LUPANE State University (LSU) vice-chancellor Pardon Kuipa has been fingered in a procurement scandal following revelations that the university purchased cattle at an inflated price and only a few were delivered.
This came to light following an internal audit conducted by the university through the Zimbabwe Manpower Development Fund.
The audit report dated March 17, 2023, exposed corruption surrounding a procurement deal for Nguni bullying heifers and Michview Enterprises.
According to the report, a total of 60 Nguni bullying heifers were purchased from Michview Enterprises in May 2022 at a cost of ZWL$22 million (US$132 534,75).
However, as of the audit date, some of the heifers had not been delivered.
The report further revealed that out of the 14 heifers that were delivered, eight were cows and one was a calf, deviating from the agreement.
This discrepancy raises concerns about the integrity of the procurement process and the adherence to the agreed terms.
What is particularly alarming is that the audit report highlighted the absence of a signed contract between the university and Michview Enterprises, outlining the terms and conditions of the procurement deal.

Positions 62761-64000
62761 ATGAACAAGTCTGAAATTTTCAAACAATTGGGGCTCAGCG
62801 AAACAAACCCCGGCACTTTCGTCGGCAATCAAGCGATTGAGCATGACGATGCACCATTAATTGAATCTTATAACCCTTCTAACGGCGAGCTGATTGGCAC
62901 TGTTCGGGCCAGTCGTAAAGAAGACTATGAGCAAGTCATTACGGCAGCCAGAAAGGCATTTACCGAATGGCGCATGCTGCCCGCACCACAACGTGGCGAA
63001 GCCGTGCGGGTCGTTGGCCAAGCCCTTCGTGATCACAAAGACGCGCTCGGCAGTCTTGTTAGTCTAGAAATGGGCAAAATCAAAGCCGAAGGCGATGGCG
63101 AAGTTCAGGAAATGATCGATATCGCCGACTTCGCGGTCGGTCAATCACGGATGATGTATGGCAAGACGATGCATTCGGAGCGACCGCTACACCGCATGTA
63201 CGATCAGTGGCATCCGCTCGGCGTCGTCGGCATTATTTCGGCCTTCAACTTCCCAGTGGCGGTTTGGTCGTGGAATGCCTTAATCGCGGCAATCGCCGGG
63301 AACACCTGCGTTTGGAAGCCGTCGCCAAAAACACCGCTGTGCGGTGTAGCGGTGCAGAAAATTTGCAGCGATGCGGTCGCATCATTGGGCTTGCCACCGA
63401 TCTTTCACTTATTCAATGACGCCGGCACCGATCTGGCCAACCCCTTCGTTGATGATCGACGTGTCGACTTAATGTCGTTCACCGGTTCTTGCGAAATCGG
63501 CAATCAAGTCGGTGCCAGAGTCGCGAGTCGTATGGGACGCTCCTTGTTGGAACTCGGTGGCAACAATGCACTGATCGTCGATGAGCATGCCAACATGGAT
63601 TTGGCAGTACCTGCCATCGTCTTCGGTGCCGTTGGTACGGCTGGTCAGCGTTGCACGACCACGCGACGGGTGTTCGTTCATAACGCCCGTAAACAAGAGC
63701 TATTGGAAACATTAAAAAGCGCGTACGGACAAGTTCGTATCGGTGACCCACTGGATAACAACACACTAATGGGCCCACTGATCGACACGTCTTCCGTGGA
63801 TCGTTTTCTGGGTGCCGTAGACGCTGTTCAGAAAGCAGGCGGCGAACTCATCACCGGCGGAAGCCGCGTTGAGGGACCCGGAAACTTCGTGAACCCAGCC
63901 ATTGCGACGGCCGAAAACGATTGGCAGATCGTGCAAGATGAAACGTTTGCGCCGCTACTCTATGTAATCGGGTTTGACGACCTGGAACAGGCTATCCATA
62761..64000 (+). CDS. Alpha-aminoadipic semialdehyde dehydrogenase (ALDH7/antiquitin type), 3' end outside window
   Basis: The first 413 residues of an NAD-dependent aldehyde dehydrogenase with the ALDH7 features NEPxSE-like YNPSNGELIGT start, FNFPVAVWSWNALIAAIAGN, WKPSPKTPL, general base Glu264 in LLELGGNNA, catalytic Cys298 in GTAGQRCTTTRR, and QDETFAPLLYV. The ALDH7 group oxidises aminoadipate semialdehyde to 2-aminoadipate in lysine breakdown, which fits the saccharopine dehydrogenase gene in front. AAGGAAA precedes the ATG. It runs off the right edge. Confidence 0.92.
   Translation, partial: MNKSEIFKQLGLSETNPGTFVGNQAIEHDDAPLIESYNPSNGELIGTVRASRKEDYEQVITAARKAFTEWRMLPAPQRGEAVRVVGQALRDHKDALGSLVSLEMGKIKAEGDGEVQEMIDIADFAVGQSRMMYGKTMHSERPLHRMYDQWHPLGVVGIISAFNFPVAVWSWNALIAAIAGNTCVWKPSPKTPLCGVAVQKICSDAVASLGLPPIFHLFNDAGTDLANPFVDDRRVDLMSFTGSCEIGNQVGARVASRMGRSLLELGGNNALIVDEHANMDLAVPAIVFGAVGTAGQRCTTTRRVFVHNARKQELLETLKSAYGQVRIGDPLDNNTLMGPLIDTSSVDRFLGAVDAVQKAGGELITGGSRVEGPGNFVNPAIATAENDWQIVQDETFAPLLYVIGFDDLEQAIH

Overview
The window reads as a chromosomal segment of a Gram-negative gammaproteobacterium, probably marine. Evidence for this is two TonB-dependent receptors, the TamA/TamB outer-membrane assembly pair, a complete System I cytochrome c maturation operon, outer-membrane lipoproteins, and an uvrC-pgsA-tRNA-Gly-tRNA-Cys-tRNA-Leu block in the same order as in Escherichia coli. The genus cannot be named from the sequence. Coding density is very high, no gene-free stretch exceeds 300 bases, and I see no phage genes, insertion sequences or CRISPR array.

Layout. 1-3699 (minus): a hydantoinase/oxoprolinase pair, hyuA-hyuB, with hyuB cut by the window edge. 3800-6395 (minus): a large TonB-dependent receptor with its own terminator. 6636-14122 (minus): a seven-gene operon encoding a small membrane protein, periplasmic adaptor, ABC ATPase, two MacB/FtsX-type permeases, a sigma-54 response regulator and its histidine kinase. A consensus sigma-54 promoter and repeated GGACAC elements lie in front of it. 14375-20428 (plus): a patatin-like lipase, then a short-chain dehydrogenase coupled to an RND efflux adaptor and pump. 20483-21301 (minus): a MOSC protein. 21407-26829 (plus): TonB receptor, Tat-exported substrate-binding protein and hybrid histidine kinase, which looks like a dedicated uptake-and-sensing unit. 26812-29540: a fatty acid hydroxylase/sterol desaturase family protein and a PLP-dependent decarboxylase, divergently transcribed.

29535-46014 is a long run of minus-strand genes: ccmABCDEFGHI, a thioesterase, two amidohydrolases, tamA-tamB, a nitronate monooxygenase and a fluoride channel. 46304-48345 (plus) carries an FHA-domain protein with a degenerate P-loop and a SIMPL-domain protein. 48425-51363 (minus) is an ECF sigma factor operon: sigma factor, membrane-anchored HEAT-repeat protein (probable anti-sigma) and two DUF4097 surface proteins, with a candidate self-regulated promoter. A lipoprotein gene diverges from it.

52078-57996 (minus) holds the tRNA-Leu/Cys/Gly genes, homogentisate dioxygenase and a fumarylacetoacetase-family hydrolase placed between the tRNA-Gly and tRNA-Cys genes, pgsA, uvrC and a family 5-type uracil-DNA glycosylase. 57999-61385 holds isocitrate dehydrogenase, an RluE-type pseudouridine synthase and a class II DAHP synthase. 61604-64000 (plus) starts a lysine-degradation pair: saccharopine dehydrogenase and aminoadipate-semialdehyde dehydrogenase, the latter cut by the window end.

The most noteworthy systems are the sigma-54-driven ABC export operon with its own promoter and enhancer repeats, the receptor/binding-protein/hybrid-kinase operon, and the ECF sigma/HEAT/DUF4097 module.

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In a letter addressed to a citizen who had raised concern over the procurement scandal at Lupane University, Procurement Regulatory Authority of Zimbabwe chief executive Clever Ruswa acknowledged that the regulatory body was investigating the university.
“The authority has since engaged the procuring entity to establish full details of specific procurements and contracts undertaken by the university as cited in the provided report,” the letter read.
Insiders said the Zimbabwe Anti-Corruption Commission was still investigating reports of nepotism and corruption levelled against LSU top officials.
LSU, which is based in Matabeleland North province, has been rocked by scandals involving its management and other senior officials.
Insiders said most of the corrupt activities involved tender splitting for identified individuals and companies in return for bribes.
In 2018, Forkpress, a civil engineering firm, won a tender for the construction of two prefabricated classroom blocks, but the company delivered material that was not specified in tender documents.